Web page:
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The Problem with Pot

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By Kelly Burch

To see how the attitudes around marijuana have changed over the past decades, you need to look no further than our nation’s leaders.

George H. W. Bush was tough on drugs, shutting down some medical marijuana programs. Bill Clinton admitted to using the drug but said – famously – that he smoked, but never inhaled. George W. Bush managed to avoid the question. And Barack Obama pulled no punches when he said on the campaign trail in 2008, “When I was a kid I inhaled frequently. That was the point.”

With twenty-two states having legalized medical marijuana and two states allowing recreational use, the United States is in the midst of a pot revolution. The president chimed in on the debate again in January, when he said in a New Yorker magazine profile that pot is no less damaging than alcohol.

“As has been well-documented, I smoked pot as a kid, and I view it as a bad habit and a vice, not very different from the cigarettes that I smoked as a young person up through a big chunk of my adult life,” Obama told writer David Remnick. “I don’t think it is more dangerous than alcohol.” 

It’s an argument that comes up frequently in the debate over marijuana legalization and decriminalization. Marijuana remains a schedule 1 drug under federal law, a classification that is reserved for substances with high rates of abuse and no acceptable medical use. However, proponents of pot argue that the drug is natural, and certainly no less damaging than alcohol.

“If we think about the amounts of fallout health-wise, financially and emotionally that alcoholism has, it’s a reality check,” said Maxim Furek, the director of Garden Walk Recovery in Mocanaqua, Penn., who has researched extensively on contemporary drug trends.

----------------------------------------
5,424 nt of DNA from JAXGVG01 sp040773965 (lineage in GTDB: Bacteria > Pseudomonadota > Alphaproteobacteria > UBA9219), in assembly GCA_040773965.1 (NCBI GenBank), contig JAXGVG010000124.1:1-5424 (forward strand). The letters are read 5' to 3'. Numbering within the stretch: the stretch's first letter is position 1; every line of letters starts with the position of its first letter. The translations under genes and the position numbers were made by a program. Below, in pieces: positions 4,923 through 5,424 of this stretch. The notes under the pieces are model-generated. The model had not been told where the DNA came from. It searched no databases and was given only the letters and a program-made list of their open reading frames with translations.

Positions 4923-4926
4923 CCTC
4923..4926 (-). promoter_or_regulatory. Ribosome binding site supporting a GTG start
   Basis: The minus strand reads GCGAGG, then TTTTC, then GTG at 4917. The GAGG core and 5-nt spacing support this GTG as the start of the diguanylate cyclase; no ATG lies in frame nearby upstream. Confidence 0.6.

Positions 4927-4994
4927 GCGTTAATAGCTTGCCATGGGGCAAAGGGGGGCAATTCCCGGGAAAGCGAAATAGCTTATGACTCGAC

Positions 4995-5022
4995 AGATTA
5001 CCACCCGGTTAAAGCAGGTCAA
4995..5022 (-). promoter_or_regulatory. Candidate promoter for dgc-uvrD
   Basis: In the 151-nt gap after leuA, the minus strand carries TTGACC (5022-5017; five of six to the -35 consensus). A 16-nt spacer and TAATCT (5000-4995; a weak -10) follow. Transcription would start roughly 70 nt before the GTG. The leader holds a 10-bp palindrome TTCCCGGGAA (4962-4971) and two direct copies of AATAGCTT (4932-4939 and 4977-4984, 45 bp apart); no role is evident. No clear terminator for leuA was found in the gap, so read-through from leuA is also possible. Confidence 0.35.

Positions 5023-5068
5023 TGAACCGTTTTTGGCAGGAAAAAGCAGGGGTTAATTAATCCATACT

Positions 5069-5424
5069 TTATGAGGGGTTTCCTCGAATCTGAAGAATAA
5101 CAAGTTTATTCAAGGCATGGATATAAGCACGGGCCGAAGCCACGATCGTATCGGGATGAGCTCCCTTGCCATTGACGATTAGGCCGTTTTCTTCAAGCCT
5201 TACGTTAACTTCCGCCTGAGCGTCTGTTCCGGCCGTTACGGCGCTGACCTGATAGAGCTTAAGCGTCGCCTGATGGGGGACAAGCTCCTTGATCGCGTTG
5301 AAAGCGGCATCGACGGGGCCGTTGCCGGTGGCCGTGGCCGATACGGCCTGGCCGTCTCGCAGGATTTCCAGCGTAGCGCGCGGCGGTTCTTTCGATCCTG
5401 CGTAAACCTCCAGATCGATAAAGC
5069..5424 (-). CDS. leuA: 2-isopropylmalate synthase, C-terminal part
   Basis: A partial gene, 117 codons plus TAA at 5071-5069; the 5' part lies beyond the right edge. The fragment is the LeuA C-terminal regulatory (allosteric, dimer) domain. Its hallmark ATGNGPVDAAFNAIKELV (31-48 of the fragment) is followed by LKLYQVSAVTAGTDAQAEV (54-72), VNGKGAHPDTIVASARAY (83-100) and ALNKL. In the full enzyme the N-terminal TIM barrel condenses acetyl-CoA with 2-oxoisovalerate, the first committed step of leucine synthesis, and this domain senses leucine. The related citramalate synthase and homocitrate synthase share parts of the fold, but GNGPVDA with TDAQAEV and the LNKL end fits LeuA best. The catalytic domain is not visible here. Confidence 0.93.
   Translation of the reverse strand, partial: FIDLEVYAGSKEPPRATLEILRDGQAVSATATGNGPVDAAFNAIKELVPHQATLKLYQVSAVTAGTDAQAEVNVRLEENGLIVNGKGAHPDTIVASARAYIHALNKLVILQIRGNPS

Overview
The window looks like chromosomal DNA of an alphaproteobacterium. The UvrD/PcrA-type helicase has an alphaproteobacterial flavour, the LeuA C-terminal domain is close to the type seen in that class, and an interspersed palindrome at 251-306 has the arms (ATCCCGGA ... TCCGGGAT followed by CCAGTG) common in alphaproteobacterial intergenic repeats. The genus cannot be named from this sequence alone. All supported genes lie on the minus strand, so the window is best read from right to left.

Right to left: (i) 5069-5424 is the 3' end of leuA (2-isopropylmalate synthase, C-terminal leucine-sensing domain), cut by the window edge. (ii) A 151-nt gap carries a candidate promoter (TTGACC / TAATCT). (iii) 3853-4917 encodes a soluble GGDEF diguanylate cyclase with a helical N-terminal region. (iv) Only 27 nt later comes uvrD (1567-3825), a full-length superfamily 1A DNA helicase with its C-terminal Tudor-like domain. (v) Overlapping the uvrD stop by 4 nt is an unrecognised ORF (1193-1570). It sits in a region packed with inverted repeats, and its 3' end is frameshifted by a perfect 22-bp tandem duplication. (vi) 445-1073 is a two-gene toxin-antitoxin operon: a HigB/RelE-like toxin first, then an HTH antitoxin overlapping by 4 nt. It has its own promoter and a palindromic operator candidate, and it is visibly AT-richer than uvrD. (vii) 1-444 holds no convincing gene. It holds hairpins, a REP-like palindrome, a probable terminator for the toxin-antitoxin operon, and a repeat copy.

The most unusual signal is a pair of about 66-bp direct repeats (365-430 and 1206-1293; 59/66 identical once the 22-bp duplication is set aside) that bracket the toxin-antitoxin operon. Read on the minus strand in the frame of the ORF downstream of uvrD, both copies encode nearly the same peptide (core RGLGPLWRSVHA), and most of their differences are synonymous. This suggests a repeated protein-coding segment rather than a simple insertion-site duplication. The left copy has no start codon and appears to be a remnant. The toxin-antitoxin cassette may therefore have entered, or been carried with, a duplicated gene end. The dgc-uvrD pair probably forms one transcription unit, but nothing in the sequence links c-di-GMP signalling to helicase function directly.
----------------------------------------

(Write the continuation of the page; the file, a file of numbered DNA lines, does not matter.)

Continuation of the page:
While the president’s refrain is a common one, there is simply not the data to support the claim that smoking pot is less harmful than alcohol.

“It would be an uninformed comparison to compare the two [with current data],” said Dr.Ruben Baler, a neuroscientist with the National Institute on Drug Abuse (NIDA). “Unfortunately, if marijuana does become legal we will have the data to make the comparison in terms of harm on driving, psychosis and relationship to mental illness.”

Baler said that his organization choses to focus on the devastating affects that marijuana can have on its users, rather than debating whether is it better or worse than another substance.

We tend to concentrate on the personal cost of drug use,” he said. “When you move away from the population into the individual realm, rankings become meaningless.”

As many users have discovered, smoking pot can have a massive impact on an individual’s life. As marijuana is becoming more widely available through the country, perceptions of its danger are falling at the same time that potency levels soar. Research on the drug’s effects show that despite its portrayal as a harmless and natural high, there is growing proof that marijuana is addictive and dangerous in and of itself.

To see more of Kelly’s in-depth look at the issues surround marijuana legalization, check out the latest issue of Renew magazine

 
 

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